THE BLOG
01/27/2014 11:07 am ET Updated Mar 29, 2014

Is it Right to Pay NFL Cheerleaders in Drool Alone?

Brian Bahr via Getty Images

With the Super Bowl just around the corner, we collectively anticipate the spectacle, from a star-studded halftime show to nearly $4 million dollar advertising spots to the beautiful and bedazzled pro cheerleaders. But behind the scenes, it's a very different story.

Last week, Oakland's "Raiderettes" cheerleading squad filed a lawsuit against the team, demanding back wages and reimbursement for business-related expenses. The suit states that the Raiderettes earn $1,250 a year, which translates into an abysmal $5 an hour. The San Jose Mercury-News reports:

The suit, filed in Alameda County Superior Court on behalf of current and former Raiderettes, claims that the NFL team engaged in wage theft and other unfair employment practices. Specifically, the suit charges that the team withholds all pay from the Raiderettes until after the season is completed, does not pay for all hours worked and forces the cheerleaders to pay many of their own business expenses.

If this is true, the Raiderettes seem to have a case under California's Wage Theft Prevention Act. According to Sharon Vinick, attorney for the plaintiff, in addition to the back wages owed, the lawsuit states that:

The Raiderettes incur other costs, including fines levied for infractions such as bringing the wrong pom-poms to practice, wearing the wrong workout clothing to rehearsals, failing to bring a yoga mat to practice or not turning in written biographies on time.

Maybe these infractions seem silly, but more importantly, they are petty. Considering the already low wages versus time invested -- time that could otherwise be spent at a part-time job -- asking the cheerleaders to pay these additional expenses is outrageous.

And it doesn't stop with the Raiderettes. For cheerleaders, ludicrously low wages are endemic in pro football, with TheRichest reporting last year that the average pro cheerleader earns a shocking $500 to $750 per season. Occasionally, a more experienced cheerleader will earn a monthly base salary of around $1,000. So guess what? If you shell out the $1,700 for a Super Bowl ticket, that's more than your average cheerleader makes in a year.

Of course, cheerleaders enjoy -- or endure, potentially -- the attention of a vast male audience, whether it is the body-painted masses at the games or the millions of viewers at home. They have the privilege of being desired -- and objectified. The NFL would have us think that's payment enough. But let's consider for a moment what is expected of these women: to be at every game of a sixteen game season, to attend regular practices and to maintain a rigid physical standard, as documented on the terrifyingly competitive show "Dallas Cowboys Cheerleaders: Making the Team." Not only does the time commitment prevent them from holding down a regular job, but the sky-high body and beauty expectations are a constant reminder that they could be dismissed at the slightest jiggle. For example, the Dallas Cowboys Cheerleaders' militantly perky website states that "perfection is the common goal" and that the women "subject themselves to rigorous physical conditioning, an exhaustive year-round rehearsal schedule and stringent rules and regulations that govern their part-time life."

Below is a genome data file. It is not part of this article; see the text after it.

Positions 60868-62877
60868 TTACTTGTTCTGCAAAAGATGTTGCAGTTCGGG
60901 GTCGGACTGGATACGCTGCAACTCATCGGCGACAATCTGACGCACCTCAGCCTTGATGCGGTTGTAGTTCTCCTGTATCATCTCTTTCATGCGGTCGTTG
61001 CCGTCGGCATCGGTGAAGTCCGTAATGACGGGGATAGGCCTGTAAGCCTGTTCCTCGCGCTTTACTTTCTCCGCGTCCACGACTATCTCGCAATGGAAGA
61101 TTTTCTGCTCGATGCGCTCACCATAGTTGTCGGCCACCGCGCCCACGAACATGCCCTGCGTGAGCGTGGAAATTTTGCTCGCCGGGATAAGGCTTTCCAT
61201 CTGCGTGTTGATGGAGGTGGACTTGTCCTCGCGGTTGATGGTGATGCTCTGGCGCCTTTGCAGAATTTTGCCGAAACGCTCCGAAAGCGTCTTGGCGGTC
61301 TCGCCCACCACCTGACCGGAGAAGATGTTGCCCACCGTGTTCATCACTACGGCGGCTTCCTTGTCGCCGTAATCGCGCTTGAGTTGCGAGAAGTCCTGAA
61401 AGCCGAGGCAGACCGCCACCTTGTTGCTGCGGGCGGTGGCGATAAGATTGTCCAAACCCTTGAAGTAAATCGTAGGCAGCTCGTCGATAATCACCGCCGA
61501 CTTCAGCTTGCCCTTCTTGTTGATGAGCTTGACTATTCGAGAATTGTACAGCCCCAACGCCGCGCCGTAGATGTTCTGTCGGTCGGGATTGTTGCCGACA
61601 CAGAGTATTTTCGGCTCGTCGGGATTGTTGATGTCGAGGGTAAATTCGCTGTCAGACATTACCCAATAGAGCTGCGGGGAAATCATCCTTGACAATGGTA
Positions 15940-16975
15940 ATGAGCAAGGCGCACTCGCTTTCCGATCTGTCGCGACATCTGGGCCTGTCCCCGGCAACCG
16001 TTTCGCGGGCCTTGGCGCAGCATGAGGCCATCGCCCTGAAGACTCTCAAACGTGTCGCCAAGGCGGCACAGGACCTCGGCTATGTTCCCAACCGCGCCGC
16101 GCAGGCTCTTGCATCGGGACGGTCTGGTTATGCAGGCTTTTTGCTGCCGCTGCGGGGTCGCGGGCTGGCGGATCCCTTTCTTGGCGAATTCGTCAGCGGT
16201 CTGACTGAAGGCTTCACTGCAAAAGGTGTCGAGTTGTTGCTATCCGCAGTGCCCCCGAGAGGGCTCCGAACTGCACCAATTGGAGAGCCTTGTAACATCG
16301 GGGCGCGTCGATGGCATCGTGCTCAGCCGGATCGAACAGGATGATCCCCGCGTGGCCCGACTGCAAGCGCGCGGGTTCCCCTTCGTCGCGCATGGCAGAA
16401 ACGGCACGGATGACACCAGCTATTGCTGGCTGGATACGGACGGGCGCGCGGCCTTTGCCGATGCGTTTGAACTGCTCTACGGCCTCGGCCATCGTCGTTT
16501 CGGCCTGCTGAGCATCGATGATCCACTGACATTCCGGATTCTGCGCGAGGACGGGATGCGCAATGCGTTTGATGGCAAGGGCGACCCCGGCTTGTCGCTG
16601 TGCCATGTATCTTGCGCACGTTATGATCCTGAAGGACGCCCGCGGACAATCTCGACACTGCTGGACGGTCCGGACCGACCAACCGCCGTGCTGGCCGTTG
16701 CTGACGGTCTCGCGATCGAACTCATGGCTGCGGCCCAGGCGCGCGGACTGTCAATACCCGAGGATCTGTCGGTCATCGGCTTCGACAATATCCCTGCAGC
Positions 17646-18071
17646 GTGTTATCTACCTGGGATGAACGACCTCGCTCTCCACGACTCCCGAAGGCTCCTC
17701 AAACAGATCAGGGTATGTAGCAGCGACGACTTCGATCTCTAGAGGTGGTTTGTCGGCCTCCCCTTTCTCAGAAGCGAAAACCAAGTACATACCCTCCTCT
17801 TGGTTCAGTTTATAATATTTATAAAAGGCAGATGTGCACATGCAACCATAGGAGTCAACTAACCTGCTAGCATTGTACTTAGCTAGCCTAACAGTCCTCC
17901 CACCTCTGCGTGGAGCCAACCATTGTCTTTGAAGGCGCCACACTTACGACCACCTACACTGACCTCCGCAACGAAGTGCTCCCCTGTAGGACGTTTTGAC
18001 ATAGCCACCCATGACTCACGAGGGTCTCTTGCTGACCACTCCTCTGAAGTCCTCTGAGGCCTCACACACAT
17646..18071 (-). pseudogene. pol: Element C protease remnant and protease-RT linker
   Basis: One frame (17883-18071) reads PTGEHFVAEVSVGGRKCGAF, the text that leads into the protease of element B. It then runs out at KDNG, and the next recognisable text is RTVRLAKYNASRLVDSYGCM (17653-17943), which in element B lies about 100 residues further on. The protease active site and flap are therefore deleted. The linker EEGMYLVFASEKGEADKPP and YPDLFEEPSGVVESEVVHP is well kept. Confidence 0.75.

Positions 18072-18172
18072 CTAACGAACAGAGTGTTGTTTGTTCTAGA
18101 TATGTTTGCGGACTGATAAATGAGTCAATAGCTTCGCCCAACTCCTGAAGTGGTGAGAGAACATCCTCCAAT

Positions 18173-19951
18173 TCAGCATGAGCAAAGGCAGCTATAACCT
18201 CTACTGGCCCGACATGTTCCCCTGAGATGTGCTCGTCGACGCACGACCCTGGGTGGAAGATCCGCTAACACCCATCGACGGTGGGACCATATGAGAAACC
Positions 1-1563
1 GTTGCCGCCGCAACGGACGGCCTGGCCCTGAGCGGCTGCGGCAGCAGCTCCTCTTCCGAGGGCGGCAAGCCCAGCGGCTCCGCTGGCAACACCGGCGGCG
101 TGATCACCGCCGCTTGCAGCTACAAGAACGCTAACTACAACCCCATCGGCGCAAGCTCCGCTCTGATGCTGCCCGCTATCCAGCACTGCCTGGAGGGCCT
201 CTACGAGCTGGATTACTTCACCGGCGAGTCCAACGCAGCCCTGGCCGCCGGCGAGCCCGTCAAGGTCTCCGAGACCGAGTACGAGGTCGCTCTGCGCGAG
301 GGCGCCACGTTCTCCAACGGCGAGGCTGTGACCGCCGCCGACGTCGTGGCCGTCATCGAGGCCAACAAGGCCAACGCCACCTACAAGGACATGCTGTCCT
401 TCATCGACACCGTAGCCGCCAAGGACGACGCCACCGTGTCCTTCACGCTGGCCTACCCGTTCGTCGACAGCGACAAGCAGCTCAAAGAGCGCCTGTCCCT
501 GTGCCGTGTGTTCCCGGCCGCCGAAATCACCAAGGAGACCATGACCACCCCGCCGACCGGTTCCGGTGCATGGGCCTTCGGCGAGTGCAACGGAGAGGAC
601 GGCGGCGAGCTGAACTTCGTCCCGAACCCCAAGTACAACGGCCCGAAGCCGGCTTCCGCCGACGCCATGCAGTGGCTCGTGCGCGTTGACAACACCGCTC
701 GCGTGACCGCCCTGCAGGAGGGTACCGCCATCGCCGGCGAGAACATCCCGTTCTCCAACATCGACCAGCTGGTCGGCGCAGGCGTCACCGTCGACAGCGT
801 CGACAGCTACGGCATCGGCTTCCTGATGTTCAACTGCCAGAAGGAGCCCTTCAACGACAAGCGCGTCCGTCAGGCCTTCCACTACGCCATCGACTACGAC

How can teams expect the cheerleaders to commit to not only a job, but a lifestyle, and still have time to find work that pays the bills and puts (appropriately low-calorie) food on the table?

Of course, the cheerleaders are cheering, and not playing on the field, so it is understandable that their wages should be significantly lower than the players, who earn their demi-god status through blood, sweat and concussions. But the players are making obscene salaries, with Super Bowl XLVII MVP Joe Flacco raking in $35.9 million last year -- not including endorsement deals -- and that only lands him at number four on the Forbes list. With that in mind, the cheerleaders' salaries go from being embarrassing to being ethically, if not legally, criminal. OK, maybe players should make 1,000 times as much as the cheerleaders. But 40,000 times as much?

Ironically, the cheerleader holds a premium spot in our collective consciousness: as the American sweetheart, the unattainable ideal, the wank-worthy dream girl. It seems the Oakland Raiders, and the majority of NFL teams, are maintaining the fantasy at the women's expense. I bet the fans would notice if the Seattle and Denver cheerleaders were missing on Super Bowl Sunday.

So when you're watching the Big Game, remember that no matter who wins, the biggest fans are losing. Not so dreamy anymore, is it?